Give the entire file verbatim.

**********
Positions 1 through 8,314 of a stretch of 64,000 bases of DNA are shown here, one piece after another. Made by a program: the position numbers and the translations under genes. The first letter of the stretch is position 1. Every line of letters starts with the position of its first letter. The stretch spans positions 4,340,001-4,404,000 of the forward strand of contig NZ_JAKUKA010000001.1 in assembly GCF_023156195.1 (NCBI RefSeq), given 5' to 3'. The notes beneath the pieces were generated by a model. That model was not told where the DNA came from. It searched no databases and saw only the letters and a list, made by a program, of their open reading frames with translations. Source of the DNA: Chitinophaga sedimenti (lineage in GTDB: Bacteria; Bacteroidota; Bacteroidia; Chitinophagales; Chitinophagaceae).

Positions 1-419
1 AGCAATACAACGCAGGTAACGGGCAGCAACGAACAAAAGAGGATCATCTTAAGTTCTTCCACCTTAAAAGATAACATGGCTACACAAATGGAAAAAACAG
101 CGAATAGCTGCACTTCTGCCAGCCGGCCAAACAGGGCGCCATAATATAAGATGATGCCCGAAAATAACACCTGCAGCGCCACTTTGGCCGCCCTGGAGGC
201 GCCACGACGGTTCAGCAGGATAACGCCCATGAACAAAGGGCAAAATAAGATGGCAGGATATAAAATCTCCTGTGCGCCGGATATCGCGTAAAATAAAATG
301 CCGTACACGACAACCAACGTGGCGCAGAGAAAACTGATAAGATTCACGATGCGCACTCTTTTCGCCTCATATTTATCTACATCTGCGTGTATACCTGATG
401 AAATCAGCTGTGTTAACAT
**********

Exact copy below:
Positions 1 through 8,314 of a stretch of 64,000 bases of DNA are shown here, one piece after another. Made by a program: the position numbers and the translations under genes. The first letter of the stretch is position 1. Every line of letters starts with the position of its first letter. The stretch spans positions 4,340,001-4,404,000 of the forward strand of contig NZ_JAKUKA010000001.1 in assembly GCF_023156195.1 (NCBI RefSeq), given 5' to 3'. The notes beneath the pieces were generated by a model. That model was not told where the DNA came from. It searched no databases and saw only the letters and a list, made by a program, of their open reading frames with translations. Source of the DNA: Chitinophaga sedimenti (lineage in GTDB: Bacteria; Bacteroidota; Bacteroidia; Chitinophagales; Chitinophagaceae).

Positions 1-419
1 AGCAATACAACGCAGGTAACGGGCAGCAACGAACAAAAGAGGATCATCTTAAGTTCTTCCACCTTAAAAGATAACATGGCTACACAAATGGAAAAAACAG
101 CGAATAGCTGCACTTCTGCCAGCCGGCCAAACAGGGCGCCATAATATAAGATGATGCCCGAAAATAACACCTGCAGCGCCACTTTGGCCGCCCTGGAGGC
201 GCCACGACGGTTCAGCAGGATAACGCCCATGAACAAAGGGCAAAATAAGATGGCAGGATATAAAATCTCCTGTGCGCCGGATATCGCGTAAAATAAAATG
301 CCGTACACGACAACCAACGTGGCGCAGAGAAAACTGATAAGATTCACGATGCGCACTCTTTTCGCCTCATATTTATCTACATCTGCGTGTATACCTGATG
401 AAATCAGCTGTGTTAACAT